Implicit Leverage in the NBA


Arturo Galletti explains an under-understood element of NBA contract structure: “a typical NBA contract is structured around a base year salary and an 8% increase by Year. This means for example that a five year contract for $25 million (like the rumored Miller deal) only counts for 25 divided 5.8 or 4.3 million against the cap.”

One question to ask yourself is what underlying model of the economy justifies the idea that annual guaranteed 8 percent raises should be should be “typical”? It would make sense if you thought there was reason to project 8 percent nominal revenue increases for every franchise, but that doesn’t really make sense. Or if the players being signed consistently got better with every passing year. But that’s not the case. NBA player performance peaks, on average, at age 25 which means that with the exception of rookies signing their first contract extension you’re normally talking about purchasing a depreciating asset. The result is that teams time and again find themselves signing contracts that are fine for now, but turn into millstones within a few years.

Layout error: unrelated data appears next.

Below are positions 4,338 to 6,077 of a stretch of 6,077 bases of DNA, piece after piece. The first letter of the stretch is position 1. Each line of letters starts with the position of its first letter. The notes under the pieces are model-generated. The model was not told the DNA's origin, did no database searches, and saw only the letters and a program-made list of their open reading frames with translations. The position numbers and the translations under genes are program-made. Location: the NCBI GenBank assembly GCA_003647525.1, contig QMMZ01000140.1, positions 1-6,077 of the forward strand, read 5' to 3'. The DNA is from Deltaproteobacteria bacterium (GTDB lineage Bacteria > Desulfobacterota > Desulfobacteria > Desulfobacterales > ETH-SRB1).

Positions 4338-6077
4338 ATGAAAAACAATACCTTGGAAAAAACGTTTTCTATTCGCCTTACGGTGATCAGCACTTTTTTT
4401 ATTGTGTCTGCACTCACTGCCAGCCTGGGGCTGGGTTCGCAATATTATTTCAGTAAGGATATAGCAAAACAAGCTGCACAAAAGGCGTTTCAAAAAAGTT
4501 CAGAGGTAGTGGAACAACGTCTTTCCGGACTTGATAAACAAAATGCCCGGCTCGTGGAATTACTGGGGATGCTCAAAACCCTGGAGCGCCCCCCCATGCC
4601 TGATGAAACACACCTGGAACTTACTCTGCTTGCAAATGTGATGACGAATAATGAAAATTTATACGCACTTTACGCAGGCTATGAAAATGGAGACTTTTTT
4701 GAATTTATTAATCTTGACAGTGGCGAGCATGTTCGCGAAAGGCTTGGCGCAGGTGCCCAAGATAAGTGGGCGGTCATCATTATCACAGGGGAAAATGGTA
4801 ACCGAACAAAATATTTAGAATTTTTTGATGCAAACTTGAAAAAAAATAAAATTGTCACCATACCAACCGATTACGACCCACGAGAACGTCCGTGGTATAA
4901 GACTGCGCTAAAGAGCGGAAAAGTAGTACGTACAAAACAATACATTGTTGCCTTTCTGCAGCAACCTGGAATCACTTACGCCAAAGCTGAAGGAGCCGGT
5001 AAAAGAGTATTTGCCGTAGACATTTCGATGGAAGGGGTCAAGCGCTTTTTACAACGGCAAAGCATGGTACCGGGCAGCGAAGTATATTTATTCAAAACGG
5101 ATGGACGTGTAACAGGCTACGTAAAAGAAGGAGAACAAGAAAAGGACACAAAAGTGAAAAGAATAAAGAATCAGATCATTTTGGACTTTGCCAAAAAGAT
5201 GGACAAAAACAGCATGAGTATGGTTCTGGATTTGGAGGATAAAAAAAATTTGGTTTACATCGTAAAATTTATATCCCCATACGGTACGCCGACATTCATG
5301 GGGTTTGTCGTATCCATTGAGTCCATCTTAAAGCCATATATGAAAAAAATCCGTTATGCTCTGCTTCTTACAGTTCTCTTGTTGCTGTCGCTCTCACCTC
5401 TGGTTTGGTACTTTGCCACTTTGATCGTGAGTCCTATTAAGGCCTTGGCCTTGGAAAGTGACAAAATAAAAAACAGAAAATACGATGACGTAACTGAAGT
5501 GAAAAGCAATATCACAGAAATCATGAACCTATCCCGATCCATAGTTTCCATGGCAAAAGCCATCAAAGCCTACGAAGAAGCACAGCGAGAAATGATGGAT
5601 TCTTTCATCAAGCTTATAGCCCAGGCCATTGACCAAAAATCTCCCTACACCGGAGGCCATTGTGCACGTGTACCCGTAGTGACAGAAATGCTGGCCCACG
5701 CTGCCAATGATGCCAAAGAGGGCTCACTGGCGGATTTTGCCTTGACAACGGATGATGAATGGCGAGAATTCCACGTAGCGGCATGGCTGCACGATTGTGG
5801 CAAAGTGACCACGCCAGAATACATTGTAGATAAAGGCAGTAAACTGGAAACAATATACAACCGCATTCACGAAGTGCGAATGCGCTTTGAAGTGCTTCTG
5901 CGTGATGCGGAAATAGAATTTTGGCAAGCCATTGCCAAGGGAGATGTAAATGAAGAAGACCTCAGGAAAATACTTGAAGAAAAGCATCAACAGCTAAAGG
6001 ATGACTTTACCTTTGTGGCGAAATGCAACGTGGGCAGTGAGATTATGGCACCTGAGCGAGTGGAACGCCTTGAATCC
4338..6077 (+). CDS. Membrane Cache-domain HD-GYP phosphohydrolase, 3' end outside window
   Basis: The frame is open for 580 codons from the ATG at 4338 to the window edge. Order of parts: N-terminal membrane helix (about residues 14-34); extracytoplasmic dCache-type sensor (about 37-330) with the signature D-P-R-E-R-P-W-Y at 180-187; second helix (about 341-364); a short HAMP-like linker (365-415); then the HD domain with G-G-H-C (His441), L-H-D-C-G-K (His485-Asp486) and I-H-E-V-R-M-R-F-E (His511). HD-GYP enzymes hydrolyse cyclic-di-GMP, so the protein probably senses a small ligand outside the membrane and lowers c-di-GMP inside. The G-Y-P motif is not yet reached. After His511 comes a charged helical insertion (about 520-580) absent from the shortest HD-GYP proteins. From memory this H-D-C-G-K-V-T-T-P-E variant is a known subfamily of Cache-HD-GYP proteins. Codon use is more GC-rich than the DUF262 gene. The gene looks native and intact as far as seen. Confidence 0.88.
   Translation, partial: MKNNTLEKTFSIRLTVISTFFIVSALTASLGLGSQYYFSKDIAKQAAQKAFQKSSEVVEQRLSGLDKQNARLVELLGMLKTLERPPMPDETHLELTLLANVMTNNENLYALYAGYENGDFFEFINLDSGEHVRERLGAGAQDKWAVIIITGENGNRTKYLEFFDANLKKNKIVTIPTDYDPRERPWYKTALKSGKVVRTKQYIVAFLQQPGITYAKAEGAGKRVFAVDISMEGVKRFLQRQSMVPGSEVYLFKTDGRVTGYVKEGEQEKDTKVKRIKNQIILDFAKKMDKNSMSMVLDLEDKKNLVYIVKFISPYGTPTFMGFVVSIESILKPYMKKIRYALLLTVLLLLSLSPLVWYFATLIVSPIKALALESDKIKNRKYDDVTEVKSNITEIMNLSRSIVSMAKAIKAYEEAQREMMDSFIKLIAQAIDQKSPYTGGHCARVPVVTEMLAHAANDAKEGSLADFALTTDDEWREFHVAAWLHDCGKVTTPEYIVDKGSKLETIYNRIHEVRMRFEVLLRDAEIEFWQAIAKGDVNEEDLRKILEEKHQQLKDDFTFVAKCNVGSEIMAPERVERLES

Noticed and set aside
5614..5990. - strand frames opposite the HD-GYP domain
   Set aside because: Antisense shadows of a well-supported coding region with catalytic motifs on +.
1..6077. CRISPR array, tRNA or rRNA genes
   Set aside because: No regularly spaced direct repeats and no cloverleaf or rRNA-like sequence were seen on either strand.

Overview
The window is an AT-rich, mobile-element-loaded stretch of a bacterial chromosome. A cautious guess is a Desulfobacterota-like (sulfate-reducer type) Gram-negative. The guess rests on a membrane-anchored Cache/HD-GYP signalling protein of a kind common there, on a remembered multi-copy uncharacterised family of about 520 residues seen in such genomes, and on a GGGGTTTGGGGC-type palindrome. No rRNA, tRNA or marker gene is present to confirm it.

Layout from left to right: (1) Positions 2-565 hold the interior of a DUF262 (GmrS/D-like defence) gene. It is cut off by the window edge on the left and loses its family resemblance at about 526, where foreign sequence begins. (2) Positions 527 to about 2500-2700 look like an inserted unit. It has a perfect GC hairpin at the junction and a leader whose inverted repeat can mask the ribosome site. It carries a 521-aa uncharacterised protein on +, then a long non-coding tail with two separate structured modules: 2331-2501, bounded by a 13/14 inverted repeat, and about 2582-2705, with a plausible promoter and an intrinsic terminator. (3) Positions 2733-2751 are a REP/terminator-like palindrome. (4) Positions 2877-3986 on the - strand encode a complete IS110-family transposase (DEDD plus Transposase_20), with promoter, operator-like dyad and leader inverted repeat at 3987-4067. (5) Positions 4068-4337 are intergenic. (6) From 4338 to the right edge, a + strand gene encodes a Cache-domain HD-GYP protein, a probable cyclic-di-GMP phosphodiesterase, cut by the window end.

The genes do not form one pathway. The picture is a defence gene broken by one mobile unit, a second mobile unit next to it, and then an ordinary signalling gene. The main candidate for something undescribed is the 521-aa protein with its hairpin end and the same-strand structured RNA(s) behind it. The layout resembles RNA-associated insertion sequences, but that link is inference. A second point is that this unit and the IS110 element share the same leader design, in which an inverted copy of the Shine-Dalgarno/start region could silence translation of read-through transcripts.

Part of the issue, pretty clearly, is an agency problem. General Managers are likely to get fired now if their teams fail to improve. Consequently, dealmaking in both the free agent market and the trade market discounts the future at an irrationally high rate.